Spring 2016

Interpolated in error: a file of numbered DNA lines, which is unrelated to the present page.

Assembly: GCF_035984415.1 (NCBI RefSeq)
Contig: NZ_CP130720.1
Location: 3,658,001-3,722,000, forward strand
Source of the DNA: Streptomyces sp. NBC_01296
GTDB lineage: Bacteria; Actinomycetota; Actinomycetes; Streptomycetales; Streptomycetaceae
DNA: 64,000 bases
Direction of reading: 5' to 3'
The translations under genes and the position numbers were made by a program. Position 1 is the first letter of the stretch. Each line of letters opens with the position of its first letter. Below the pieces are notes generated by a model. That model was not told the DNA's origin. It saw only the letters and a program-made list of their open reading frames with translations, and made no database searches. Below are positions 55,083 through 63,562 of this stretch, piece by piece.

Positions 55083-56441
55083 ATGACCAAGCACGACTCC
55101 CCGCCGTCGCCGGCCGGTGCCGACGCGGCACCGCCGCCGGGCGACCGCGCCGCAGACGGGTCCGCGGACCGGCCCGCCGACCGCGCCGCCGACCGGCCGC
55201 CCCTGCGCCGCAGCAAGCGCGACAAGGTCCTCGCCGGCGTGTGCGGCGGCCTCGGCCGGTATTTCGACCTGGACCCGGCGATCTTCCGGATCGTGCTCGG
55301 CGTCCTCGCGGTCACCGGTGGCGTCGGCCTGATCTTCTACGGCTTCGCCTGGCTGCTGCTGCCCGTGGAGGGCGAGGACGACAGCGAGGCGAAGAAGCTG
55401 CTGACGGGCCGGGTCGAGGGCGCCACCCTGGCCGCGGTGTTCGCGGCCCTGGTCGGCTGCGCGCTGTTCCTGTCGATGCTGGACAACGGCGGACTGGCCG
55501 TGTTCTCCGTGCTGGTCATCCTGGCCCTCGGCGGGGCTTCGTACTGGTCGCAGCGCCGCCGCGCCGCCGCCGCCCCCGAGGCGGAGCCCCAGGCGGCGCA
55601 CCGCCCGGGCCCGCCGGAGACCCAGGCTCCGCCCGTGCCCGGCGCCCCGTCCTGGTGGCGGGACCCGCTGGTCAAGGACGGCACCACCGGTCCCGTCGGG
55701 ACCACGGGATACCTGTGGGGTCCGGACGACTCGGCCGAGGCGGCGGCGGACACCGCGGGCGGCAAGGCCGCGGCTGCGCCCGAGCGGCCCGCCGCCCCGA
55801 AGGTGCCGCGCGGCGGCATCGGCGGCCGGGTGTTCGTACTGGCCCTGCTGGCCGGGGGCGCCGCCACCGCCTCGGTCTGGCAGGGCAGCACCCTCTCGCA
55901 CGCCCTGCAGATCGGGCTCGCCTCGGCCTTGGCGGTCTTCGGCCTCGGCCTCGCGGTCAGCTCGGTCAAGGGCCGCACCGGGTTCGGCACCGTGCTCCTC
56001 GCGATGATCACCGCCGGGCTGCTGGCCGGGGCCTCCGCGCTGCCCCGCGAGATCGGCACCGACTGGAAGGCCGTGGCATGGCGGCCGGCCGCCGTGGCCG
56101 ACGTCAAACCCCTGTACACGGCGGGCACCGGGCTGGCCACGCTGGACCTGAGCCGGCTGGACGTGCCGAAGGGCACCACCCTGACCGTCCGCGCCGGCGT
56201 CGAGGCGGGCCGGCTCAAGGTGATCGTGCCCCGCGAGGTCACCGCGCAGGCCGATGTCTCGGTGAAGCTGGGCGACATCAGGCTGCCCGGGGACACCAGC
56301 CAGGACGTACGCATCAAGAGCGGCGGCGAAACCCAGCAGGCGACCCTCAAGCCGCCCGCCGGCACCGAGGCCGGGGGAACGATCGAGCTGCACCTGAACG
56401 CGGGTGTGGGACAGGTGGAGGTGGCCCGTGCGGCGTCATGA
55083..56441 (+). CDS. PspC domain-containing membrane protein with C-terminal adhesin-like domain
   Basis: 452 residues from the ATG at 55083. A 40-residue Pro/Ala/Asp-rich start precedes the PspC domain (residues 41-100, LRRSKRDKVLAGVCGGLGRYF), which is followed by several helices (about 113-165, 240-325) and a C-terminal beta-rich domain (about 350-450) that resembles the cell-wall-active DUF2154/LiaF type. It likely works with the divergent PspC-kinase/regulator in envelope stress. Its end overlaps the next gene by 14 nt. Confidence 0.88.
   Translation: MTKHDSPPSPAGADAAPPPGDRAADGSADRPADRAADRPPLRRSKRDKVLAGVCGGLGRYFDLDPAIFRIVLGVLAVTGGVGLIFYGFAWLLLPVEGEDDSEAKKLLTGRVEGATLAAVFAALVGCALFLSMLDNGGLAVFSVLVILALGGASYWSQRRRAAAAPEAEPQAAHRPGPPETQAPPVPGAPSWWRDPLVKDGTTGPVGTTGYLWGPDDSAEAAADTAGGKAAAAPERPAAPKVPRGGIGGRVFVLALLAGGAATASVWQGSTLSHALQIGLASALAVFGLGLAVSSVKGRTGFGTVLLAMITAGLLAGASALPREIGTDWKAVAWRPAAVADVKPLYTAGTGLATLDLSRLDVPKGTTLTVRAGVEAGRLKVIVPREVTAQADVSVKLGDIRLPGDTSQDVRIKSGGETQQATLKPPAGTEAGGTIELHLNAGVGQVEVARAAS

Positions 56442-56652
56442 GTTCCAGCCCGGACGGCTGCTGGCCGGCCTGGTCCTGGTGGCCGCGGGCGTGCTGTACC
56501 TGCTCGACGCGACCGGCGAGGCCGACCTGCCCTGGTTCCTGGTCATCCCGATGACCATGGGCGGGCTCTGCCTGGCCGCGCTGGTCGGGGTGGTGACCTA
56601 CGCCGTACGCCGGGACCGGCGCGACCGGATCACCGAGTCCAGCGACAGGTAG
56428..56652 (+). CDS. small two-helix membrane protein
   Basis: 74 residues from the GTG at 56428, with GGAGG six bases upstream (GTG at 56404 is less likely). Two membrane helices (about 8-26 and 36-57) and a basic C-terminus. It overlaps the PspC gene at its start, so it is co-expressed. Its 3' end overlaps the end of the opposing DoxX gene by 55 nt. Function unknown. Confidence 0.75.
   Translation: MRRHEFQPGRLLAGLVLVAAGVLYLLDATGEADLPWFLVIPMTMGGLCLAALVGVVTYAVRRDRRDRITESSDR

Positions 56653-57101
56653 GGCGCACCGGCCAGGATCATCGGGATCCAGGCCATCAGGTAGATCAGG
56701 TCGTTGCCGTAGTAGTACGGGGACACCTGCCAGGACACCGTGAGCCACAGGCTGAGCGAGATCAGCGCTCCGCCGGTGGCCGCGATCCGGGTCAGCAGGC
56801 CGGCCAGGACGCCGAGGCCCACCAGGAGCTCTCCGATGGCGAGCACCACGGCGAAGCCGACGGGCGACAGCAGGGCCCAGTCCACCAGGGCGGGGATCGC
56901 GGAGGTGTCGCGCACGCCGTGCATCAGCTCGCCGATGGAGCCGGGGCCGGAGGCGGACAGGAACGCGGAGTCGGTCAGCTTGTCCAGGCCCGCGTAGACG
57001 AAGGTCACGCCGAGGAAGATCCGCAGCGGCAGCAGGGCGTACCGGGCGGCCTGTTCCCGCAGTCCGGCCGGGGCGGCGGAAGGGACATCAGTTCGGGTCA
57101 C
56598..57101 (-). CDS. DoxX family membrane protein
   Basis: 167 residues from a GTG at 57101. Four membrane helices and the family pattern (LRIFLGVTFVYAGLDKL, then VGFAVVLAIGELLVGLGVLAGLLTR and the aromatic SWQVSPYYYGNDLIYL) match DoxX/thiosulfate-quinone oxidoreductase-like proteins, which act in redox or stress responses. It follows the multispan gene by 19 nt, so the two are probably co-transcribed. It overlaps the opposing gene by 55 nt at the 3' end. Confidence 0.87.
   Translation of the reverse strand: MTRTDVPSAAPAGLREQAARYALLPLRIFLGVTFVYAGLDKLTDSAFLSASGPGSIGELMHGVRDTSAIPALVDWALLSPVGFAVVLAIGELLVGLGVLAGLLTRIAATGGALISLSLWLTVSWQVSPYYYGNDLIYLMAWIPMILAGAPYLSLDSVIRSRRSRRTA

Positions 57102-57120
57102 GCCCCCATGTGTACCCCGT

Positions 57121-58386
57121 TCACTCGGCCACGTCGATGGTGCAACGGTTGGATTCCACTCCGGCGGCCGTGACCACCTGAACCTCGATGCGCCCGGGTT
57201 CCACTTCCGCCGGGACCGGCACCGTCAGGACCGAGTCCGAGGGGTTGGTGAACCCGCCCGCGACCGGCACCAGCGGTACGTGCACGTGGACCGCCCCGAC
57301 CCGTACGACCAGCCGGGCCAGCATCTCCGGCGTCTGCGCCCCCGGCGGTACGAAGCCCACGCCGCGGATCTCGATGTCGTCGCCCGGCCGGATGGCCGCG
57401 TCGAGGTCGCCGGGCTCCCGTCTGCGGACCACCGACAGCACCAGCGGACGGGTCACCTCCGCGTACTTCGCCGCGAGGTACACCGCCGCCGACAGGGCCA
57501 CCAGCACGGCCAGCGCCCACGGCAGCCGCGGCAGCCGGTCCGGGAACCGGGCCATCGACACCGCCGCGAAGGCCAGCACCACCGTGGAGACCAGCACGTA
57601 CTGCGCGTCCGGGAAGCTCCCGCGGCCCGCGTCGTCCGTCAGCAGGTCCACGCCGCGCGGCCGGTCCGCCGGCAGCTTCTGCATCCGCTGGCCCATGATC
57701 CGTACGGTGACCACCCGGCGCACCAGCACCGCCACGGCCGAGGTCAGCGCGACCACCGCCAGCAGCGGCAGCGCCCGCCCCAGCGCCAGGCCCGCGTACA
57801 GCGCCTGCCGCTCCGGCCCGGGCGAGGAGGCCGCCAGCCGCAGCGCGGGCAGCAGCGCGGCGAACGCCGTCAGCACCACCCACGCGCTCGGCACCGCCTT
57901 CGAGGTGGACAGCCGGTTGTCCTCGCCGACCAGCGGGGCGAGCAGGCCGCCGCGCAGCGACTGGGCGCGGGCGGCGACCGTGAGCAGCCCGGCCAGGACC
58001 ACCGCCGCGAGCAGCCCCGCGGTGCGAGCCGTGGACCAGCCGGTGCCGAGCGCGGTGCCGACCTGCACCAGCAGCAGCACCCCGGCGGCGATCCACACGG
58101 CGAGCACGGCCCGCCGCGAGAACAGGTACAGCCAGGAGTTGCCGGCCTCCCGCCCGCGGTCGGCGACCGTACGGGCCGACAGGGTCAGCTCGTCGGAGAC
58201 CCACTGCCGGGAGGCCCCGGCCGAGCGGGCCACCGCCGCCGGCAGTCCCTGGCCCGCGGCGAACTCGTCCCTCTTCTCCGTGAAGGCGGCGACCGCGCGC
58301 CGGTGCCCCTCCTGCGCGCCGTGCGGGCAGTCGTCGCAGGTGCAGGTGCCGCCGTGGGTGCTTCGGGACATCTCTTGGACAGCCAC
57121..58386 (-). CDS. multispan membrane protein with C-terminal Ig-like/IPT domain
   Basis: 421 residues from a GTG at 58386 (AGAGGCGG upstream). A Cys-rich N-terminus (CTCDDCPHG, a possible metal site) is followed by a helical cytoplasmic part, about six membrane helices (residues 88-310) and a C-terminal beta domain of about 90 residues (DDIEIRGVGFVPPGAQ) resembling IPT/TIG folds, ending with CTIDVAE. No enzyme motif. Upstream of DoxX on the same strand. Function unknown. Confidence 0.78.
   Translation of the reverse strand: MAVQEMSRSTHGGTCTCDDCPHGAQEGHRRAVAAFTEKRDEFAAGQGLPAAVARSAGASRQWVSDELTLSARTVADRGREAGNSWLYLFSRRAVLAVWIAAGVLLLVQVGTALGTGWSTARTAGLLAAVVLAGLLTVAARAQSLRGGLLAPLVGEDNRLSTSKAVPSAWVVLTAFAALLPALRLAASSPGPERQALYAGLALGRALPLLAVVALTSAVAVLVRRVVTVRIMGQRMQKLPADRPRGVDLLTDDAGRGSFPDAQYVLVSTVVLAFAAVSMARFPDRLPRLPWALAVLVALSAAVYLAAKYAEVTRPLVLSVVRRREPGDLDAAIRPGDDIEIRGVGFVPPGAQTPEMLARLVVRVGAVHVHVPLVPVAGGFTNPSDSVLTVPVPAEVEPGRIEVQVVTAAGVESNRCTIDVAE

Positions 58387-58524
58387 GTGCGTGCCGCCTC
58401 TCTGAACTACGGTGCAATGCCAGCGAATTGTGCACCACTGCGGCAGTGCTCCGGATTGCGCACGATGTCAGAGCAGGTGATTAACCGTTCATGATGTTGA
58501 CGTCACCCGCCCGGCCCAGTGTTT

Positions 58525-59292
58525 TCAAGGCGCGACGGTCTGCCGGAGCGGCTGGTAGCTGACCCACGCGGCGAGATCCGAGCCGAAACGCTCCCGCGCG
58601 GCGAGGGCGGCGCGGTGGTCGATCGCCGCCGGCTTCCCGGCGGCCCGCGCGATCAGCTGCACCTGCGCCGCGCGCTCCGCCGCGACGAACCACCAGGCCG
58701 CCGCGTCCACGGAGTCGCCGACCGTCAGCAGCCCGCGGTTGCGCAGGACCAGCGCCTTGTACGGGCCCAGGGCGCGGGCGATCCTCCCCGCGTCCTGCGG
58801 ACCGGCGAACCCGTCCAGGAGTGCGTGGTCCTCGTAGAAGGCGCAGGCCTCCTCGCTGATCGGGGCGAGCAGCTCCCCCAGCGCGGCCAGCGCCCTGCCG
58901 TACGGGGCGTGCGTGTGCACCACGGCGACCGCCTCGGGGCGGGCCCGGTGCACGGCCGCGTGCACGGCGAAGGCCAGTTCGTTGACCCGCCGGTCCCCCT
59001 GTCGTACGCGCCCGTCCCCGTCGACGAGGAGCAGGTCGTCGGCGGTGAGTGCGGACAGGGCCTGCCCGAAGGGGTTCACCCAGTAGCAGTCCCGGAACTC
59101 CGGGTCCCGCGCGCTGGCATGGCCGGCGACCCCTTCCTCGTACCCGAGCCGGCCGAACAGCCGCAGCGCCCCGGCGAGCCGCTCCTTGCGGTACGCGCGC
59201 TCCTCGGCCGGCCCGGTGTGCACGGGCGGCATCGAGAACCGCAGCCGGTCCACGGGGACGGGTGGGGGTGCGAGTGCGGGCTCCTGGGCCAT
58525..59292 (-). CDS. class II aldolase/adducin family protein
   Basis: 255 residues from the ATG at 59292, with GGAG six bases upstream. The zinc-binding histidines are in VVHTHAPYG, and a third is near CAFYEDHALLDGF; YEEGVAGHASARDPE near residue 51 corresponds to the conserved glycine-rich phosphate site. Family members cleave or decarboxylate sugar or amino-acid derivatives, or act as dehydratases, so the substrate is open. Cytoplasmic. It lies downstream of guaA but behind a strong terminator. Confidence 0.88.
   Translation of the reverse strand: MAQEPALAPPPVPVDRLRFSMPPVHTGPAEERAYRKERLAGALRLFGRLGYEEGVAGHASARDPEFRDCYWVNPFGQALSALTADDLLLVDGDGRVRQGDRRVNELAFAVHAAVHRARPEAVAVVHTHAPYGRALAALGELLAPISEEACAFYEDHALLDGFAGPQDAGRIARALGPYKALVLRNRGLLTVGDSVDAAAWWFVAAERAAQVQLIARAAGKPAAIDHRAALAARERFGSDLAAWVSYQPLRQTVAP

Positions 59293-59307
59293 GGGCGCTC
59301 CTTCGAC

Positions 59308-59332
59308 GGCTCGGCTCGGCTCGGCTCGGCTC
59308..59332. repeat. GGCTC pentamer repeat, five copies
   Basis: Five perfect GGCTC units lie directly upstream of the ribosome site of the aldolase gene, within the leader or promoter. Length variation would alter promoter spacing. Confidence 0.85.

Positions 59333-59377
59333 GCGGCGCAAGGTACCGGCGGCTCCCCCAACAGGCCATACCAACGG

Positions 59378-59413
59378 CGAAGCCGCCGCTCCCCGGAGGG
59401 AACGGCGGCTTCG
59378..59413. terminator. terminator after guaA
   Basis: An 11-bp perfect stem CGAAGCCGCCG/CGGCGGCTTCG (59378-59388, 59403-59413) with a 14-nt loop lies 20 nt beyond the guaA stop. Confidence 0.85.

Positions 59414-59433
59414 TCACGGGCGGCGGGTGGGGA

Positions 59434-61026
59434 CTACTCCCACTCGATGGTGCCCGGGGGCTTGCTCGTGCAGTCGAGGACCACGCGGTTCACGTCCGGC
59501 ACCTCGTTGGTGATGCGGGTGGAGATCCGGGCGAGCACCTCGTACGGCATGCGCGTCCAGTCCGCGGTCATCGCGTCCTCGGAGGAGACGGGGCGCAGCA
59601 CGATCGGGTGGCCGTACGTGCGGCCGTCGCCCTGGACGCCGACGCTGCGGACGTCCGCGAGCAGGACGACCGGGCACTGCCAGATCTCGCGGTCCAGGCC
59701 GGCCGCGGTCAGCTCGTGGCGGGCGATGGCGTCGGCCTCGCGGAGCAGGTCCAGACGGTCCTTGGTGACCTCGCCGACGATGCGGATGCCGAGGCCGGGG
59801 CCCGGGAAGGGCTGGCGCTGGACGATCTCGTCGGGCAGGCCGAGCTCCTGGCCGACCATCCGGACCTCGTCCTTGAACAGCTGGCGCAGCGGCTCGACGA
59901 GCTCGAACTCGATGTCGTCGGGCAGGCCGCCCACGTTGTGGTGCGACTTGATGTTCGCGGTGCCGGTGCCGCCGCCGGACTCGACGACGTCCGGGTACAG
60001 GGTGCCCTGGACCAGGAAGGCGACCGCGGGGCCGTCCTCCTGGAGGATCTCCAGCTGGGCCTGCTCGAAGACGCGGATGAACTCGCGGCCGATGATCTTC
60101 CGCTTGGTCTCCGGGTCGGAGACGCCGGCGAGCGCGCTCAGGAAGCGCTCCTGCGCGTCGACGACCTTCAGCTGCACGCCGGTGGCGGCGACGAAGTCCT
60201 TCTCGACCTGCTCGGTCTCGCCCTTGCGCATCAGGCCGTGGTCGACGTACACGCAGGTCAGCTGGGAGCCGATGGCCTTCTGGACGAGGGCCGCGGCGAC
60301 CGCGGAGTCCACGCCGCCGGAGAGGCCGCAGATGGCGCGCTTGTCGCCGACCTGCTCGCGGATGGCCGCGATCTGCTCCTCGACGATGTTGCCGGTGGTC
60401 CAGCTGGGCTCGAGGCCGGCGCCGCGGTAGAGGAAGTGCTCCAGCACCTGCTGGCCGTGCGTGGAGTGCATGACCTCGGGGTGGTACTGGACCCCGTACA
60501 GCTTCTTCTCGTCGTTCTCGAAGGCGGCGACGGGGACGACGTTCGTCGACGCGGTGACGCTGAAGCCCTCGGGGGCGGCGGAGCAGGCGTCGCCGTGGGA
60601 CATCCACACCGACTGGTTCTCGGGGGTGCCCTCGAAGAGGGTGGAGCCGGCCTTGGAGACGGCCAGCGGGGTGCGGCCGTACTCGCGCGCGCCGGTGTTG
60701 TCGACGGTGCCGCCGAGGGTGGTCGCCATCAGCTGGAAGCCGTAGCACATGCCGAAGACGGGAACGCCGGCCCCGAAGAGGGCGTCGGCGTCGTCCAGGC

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92 Venice Print. Sleep. Repeat. Those three words encapsulate Ingrid Schindall's work mantra. When the creative entrepreneur opened her collaborative printmaking and book arts studio, IS Projects, in FATVillage Arts District in September 2014, letterpress printing was experiencing a revival. Along with her two other businesses—Nocturnal Press and Existent Books—the 26-year-old Schindall has become somewhat of an ambassador to the medium. Here, she talks about how IS Projects has become an open forum for South Florida artists. How would you describe the evolution of letterpress printing? Letterpress printing used to be primarily lead and wood-type printing, where individual pieces of type letters were pressed into a piece of paper. Johannes Gutenberg actually coined the term "movable print," which some say was the most important invention in human progression since fire. Now, letterpress has evolved to using photopolymer printing. Although IS Projects does use photopolymer, we also pride ourselves in practicing the original letterpress technique. How did your love for printmaking develop? It started in my sophomore year of high school when our teacher had us work on a linoleum carving project. I instantly fell in love with the art form. I began using it as a mark-making tool, and from then on, it was love at first typesetting. It was such an exciting medium that I decided to go to university at Maryland Institute College of Art because it had a great printmaking program. How rare is letterpress printing in today's world? It is very rare in South Florida, but it's slowly gaining traction. Letterpress printing is most common and known in places that have a long history of printing, such as the Midwest, where it played a major role in America's industrial history. My shop is one of the very few in South Florida, and it is the only local studio that actually teaches the art of letterpress printing. I wanted my shop to be a place where you can learn print media without having to sign up for a degree. What inspires your letterpress work? I will get this sentence that sticks in my head, and I'll end up writing a long story around it and distill it down from there. Sometimes it starts with a concept, but most of the time, it begins with a singular story, and then other stories will come around it. I do my writing, then I craft a housing for it. It's not just putting words on a page; it is figuring out what kind of page those words need, and then what kind of binding the whole story needs. How has South Florida influenced your shop? I think that being a part of FATVillage is really interesting because it's still relatively small and growing, and IS Projects can become one of its staples. People who come here during the monthly Art Walk ask what's new and inquire about some geeky new typeface that I bought. Seeing the light in people's eyes go on is amazing. What's in store for the future of IS Projects? We are in the process of expanding, which will be completed in the spring. I see this shop becoming South Florida's printmaking resource. I want it to be a place where people can learn, practice and rub elbows with other artists beyond the weekly workshops we host. I want to move toward fine art publishing and bring more artists here. The main thing that we are working on is getting more of a foothold in the community and trying to become a name that people recognize. v Ingrid Schindall of IS Projects examines the beauty of letterpress printing. BY MALISCHA OGE PHOTOGRAPHY BY EDUARDO SCHNEIDER PERFECT BOUND A THROWBACK Ingrid Schindall highlights the old trade of letterpress printing from her IS Projects studio in FATVillage.

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